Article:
PMC Redut: The Wagner Group’s Potential Replacement

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The death of Yevgeny Prigozhin and his right-hand man, Dmitry Utkin, can signify huge changes in the realm of private military companies (PMCs) in Russia. Particularly, there is a PMC that has been emerging and, now that the chain of command in Wagner has collapsed, at least temporarily, PMC Redut could and is willing to replace Wagner as a key instrument of the Kremlin’s hybrid and conventional warfare.

On top of that, the mercenary group is under the control of Russian Military Intelligence, which speaks volumes about Redut being completely loyal to the state institutions of Russia since they are also reliant on them for ammunition. Yet despite this, the group still has a significant degree of autonomy.

PMC Redut has a long history of serving the Kremlin and operating for Russia abroad. Having been created by the former employees of the Russian MOD, Foreign Intelligence Service, and the Russian Special Forces, who had significant experience in previous combat operations and wars, they have attracted the attention of the oligarchs, who wanted their corporations in Russia and abroad to be guarded and secured. The group has, along with Wagner, taken over the riches of practically every country they’ve gone to. Now with Prigozhin and Utkin gone, Redut will be the main PMC that will take over the security and military operations both abroad and in Ukraine.

Gennady Timchenko, a former KGB officer and a Russian oligarch close to Putin, who’s also known for holding enormous amounts of assets in his gas empire, is the one who benefits most from Redut’s security services, as Redut was created solely for defending the businesses of Timchenko. With Prigozhin’s rising influence in Russia and the Russian military, the elites decided to improve the capabilities of Redut to make it a potential competitor to the Wagner Group. Redut has also been actively recruiting fighters from Wagner, which is one of the reasons for their conflict.

After the mutiny in Russia two months ago, Vladimir Putin is trying to create a loyal ally and yet another instrument for plausible deniability, which vanished in the case of Wagner once Putin stated that they were being financed from the state budget of Russia. Furthermore, Redut, unlike Wagner, has recruited experienced fighters, who were also given a task to participate in the Kyiv Offensive and assassinate the President of Ukraine, Volodymyr Zelenskyy, at the beginning of Russia’s invasion of Ukraine.

With Redut having Gazprom PMC incorporate its operations under the Redut sphere of influence, along with their being able to set up a mercenary Cossack group, Vladimir Putin has gained a very loyal ally and an instrument of Russia’s hybrid warfare, which can serve as a tool for expanding the Kremlin’s influence in Africa as well. However, their lack of experience on the African continent can be problematic for the Kremlin to utilize them fully.

Wagner Group’s commanders have also accused their two high-ranking officials, one of them being Andrei Troshev, a man who was considered by Putin to be a replacement for Prigozhin as the head of Wagner Group, of defecting to PMC Redut. That is to say, on top of Prigozhin’s murder, the Kremlin has instilled paranoia into Wagner Group, in terms of the current leadership being suspicious about potential defectors and traitors, and that is a huge blow to the organization.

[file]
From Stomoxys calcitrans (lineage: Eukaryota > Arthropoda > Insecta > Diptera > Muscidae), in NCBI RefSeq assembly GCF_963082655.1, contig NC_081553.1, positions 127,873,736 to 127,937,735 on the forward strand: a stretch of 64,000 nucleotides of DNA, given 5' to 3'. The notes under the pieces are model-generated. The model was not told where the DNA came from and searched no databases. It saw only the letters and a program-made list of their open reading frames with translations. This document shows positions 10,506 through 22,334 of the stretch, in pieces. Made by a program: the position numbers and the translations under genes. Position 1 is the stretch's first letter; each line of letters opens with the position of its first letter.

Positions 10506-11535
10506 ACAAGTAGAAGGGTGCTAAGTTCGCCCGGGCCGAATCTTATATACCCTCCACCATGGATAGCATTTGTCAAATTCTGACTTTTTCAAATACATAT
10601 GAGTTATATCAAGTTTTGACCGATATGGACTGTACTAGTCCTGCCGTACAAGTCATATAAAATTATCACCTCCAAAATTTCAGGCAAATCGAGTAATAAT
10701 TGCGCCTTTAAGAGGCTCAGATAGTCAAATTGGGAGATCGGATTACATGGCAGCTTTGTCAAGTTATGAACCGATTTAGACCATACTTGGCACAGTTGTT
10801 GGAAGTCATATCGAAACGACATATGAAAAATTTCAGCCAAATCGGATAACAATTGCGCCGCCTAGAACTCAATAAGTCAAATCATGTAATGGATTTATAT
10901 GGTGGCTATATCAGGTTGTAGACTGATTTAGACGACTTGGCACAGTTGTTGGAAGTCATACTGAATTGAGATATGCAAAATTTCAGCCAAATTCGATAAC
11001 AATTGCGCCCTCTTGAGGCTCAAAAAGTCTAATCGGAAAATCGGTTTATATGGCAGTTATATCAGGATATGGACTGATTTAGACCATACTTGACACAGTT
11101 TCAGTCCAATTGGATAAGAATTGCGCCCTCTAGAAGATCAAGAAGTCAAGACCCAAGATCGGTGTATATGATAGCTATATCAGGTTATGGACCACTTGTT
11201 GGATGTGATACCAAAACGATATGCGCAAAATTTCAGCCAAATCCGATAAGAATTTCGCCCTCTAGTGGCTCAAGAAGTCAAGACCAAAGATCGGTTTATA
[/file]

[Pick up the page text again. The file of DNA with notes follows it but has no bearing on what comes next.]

That doesn’t fundamentally imply the collapse of the Wagner Group, as allegedly, Anton Yelizarov, also known as Lotus, who’s a staunch Prigozhin loyalist and currently leading a group against Vladimir Putin, is the next in line to succeed Prigozhin as the head of Wagner Group. Thus, a man who perceives the Wagner Group not as a structure or an organization uniting mercenaries, but as an ideology, it is fair to say that if Yelizarov becomes Prigozhin’s successor, we’ll witness a struggle for influence between PMC Redut and the Wagner Group, a likely creation of a covert group seeking revenge for the murder of their godfather and patron, Prigozhin, and eventually, domestic destabilization, as loyalists in Russia have a habit of being quite zealous.

Despite what the Kremlin might be thinking, the pattern shows that the last time a wealthy businessman got direct access to the Kremlin, gained a significant amount of autonomy and trust, and utilized their very own PMC in combat operations, it fundamentally led to the mutiny of June 2023. In a state as deinstitutionalized as Russia, the possibility of PMC Redut and its leaders, Gennady Timchenko and General Vladimir Alexeyev being able to repeat the above scenario is not excluded altogether, and the Kremlin should remain wary going forward.

Even though Prigozhin was given security guarantees, unsurprisingly, he was still murdered, which signifies the cunning nature of Vladimir Putin, and that will result in Putin losing trust among the elites and even in his rather closed inner circle. And in Russia, where there’s a mafioso understanding of informal agreements, trust is a valued virtue. However, the decision was made, and it was executed to send a message, demonstrate power, and reaffirm Putin’s cracked legitimacy and undermined authority, which hasn’t fully recovered in the eyes of the elites. However, not making a move would have also been devastating for Putin, as Prigozhin was expanding his influence domestically and abroad. Therefore, with the rise of yet another private military company and the revenge-seeking Anton Yelizarov, no matter which decision Putin took on the day he assassinated Prigozhin, he was and still is stuck in Zugzwang.


Nicholas Chkhaidze is a Research Fellow at the Topchubashov Center, a think-tank based in Baku.

The views expressed in this article belong to the authors alone and do not necessarily reflect those of

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